"The Radish Fairy / The Funniest Joke in the Universe"
"Fraggle Fool's Day / Wembley's Trip to Outer Space"
* - Includes additional Bonus Features (see below)
Like its slightly older brother, Fraggle Rock: The Animated Series hides larger social issues inside simple, kid-friendly stories. Unlike the original, though, many of these episodes (11 of 13, to be exact) include two short Fraggle-centric stories, rather than one long one. Doc and Sprocket are here as well, but they take slightly more of a backseat---and similar to the like-minded Muppet Babies, Doc's face is never revealed. It's also worth noting that the original run of these episodes included bookend scenes with Traveling Matt (Gobo's adventurous uncle) in live-action puppet form---but for one reason or another, these 21-minute episodes don't included the bookends. It's not a deal-breaker, but some die-hard fans may be disappointed.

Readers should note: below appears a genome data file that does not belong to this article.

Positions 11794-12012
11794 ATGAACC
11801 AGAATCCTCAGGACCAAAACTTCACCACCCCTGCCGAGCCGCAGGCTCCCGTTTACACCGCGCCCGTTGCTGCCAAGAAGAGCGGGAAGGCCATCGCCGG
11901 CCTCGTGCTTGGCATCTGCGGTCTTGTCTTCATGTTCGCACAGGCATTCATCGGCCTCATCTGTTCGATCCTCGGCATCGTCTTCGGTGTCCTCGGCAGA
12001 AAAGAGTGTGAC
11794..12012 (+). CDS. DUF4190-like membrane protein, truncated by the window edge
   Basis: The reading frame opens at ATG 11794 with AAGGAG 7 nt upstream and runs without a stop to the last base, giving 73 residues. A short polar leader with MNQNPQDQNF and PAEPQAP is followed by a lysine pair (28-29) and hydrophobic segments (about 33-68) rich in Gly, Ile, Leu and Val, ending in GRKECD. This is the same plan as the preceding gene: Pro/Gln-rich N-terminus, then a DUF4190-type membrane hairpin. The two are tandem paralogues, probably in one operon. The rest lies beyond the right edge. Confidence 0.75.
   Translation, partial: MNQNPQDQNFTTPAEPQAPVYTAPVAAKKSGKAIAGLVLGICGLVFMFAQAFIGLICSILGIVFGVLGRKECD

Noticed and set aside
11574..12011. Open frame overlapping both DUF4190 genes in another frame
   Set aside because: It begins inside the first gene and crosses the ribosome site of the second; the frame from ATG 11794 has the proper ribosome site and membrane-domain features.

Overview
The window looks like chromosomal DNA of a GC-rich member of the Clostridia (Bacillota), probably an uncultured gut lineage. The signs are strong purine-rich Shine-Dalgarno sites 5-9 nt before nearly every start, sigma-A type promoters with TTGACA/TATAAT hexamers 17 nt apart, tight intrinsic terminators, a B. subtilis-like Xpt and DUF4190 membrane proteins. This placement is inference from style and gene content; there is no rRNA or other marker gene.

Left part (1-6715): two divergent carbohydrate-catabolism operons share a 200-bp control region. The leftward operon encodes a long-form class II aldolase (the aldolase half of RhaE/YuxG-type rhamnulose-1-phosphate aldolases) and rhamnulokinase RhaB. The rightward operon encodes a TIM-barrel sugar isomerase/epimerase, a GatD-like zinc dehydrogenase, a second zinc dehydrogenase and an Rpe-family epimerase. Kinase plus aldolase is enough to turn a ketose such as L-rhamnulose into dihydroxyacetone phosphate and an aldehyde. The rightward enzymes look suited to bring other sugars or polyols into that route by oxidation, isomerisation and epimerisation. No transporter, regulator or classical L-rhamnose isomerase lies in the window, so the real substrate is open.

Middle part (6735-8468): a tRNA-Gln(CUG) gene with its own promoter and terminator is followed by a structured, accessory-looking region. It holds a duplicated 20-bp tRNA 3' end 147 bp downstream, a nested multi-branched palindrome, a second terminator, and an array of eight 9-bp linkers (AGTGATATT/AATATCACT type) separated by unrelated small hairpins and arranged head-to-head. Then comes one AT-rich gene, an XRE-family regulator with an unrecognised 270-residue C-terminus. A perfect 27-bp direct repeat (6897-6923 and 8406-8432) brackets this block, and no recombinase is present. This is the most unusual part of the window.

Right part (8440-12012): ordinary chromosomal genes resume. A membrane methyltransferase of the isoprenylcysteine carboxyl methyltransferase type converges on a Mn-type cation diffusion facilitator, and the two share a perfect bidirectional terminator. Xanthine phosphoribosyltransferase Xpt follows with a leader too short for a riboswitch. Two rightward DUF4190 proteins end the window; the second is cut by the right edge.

As expected, these 13 episodes do a good job of maintaining the spirit of the original series without feeling overly familiar. The first episode (only one of two full-length stories), "No Fraggle is an Island", offers a swift departure when the Fraggles decide to move from the Rock to a new, larger area---but a Giant Slurp takes over their former home, so they decide to take it back. The next episode opens with "Big Trouble for a Little Fraggle", which continues the departure theme: after Wembley's dream of being bigger comes drastically true, he moves into the land of the Gorgs for some elbow room. Other highlights include "Lucky Fargy" (Boober finds a string of good luck, until Wembley unwittingly stops it), "Where No Fraggle Has Gone Before" (Gobo and Wembley set off for the edge of the universe!), "The Great Fraggle Freeze" (Doc's heat goes kaput, which means that Fraggle Rock gets an unexpected dose of winter weather), "The Funniest Joke in the Universe" (as told by Boober) and "Fraggle Fool's Day" (a prank by Red leads to serious consequences for a few friends). Honestly, though, there's not a clunker in the bunch.